I sensed he thought I’d refrain if he didn’t accompany me. Instead, I was agitated with him, and decided to go in spite of him. At the time I thought he was being unsupportive. Now I realize he was justifiably afraid.
Though my spirit was saying, “Do it!” my fear was saying “No!” I couldn’t ignore the tug of war going on inside me. To decide I asked myself: How will I feel when I return from this trip, knowing I was this close to the Zugspitze and I didn’t climb it?
I’ll feel disappointed in myself. I’ll regret it.
With that, I pushed forward and didn’t second-guess myself from that point on.
I walked the entire observation deck a couple of times, in search of a sign or indication how to access the Zugspitze. There’s got to be a way to get to it. Then I noticed a man emerging from an inconspicuous staircase, which had a bar limiting access to it, and a sign which read “Gesperrte, Closed…..”
I ducked under the sign and began the icy trek. I had on robust boots with good tread, yet I took my time. Quickly I found myself needing to hang onto the metal stakes driven into the rock, to keep me from slipping. Before I knew it, I was face to face with the steep wall of the Zugspitze, and there was a vertical ladder with rungs fastened into the side of the mountain.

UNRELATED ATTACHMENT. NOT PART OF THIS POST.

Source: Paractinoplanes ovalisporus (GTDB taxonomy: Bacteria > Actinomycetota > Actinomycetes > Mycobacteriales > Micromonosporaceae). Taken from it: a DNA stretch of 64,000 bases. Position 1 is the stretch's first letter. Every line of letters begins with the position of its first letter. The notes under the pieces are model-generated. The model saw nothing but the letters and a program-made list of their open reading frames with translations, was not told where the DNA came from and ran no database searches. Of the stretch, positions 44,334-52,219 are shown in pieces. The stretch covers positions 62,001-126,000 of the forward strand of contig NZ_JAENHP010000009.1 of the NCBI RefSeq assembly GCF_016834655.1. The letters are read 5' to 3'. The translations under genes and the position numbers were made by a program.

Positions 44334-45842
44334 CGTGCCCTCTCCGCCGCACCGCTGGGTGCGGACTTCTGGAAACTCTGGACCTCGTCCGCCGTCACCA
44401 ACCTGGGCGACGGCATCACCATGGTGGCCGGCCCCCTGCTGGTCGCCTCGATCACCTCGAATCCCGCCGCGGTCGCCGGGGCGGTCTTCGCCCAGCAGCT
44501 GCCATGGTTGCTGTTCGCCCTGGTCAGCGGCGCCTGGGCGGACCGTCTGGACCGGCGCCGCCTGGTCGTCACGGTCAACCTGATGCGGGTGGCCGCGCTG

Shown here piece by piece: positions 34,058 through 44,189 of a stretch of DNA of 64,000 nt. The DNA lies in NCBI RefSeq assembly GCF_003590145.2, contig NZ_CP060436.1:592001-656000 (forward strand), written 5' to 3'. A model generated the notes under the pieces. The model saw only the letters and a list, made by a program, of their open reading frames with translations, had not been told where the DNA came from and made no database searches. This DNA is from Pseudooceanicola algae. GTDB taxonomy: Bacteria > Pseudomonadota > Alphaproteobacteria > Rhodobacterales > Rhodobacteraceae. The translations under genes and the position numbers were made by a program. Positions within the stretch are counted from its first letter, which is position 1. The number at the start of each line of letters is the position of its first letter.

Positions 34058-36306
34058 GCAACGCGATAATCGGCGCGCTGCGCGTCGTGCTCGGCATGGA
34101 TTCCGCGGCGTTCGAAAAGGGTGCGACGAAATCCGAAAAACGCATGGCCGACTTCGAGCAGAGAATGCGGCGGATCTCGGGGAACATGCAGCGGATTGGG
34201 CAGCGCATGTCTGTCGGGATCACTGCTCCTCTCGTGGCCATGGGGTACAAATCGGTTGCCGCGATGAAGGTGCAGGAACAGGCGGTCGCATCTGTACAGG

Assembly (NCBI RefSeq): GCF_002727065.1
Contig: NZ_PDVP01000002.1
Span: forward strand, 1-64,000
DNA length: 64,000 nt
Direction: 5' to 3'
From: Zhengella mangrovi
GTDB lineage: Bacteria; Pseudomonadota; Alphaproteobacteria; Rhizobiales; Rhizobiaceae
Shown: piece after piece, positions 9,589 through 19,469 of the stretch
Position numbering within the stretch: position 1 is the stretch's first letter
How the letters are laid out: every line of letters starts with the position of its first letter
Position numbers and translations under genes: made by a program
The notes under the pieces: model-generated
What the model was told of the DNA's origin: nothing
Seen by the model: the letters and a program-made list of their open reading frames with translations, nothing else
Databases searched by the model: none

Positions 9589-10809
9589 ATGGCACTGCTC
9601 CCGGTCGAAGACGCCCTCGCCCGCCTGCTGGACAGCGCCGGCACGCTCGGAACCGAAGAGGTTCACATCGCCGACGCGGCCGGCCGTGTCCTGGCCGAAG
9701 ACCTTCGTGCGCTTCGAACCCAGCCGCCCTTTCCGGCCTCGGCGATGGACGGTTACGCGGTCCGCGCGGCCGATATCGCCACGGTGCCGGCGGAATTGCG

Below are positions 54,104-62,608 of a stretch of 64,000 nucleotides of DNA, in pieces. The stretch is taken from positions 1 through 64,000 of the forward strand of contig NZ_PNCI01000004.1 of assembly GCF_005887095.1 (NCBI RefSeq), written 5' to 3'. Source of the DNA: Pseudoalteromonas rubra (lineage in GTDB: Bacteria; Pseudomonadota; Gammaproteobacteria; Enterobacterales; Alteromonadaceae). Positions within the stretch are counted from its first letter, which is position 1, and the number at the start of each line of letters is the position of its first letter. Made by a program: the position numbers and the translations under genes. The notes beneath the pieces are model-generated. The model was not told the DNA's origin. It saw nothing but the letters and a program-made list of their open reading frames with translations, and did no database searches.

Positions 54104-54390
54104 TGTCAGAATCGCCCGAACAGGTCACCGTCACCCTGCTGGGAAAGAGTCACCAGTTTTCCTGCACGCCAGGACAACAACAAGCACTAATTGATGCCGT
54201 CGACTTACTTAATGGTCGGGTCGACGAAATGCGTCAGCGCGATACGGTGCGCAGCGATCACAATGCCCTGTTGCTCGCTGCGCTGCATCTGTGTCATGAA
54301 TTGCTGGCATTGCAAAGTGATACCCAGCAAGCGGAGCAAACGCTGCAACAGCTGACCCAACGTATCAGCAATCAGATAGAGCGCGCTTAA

Don’t look down, I kept repeating, don’t look down. God, please keep me safe. I kept my internal dialogue very upbeat and supportive.
You can do it! Come on! Every muscle in my body was contracted, as I put one foot ahead of the other. Staring straight ahead at the mountain, I never looked down, other than to look at the immediate proximity of where my feet and hands were touching. I removed my gloves in order to grip the ladder more confidently. I didn’t mind the cold metal and blistery winds, I wanted a strong grip.
Slowly, one footstep and one hand movement at a time, all my moves became premeditated. It felt like an eternity, but I made it to the top. There at the zenith were others who also braved the steep climb. And then there were the rest of the hundreds, who were observing us from the observation deck. It didn’t escape me that he was one of them, while I was on the mountain by myself.
The relationship’s health leading up to the trip was already on shaky ground. I had grown to feel increasingly isolated from him, due to his emotional distance. On this day, the symbolism of me alone on the Zugspitze, did not escape me. The isolation increased as I noticed couples who took the climb together.
I was resigned that the relationship was what it was, and I wasn’t going to allow that to rob me of my joy this moment. So I savored every second up there. The feel of the cold wind on my face, was softened by the sun’s warmth, while the silence of the mountaintop mesmerized me. Private awestruck thoughts were reinforced with visual panoramic indulgences.
When it was time to head back down, my heart raced again. Taking the steep ladder down, proved harder than initially climbing up.
Thank God I made it back safely. When I look back on this day, it was surreal. Despite my fear of heights, I felt empowered, confident, and sure of my footing. When we make up our minds, and focus on a desired outcome, we can walk through the fear, and be forever changed by it.
I moved away from fear, and I moved away from relationship complacency. On our return from the trip, I ended this lonely relationship, and never looked back.
Copyright © 2011 Ella Venezia. All Rights Reserved.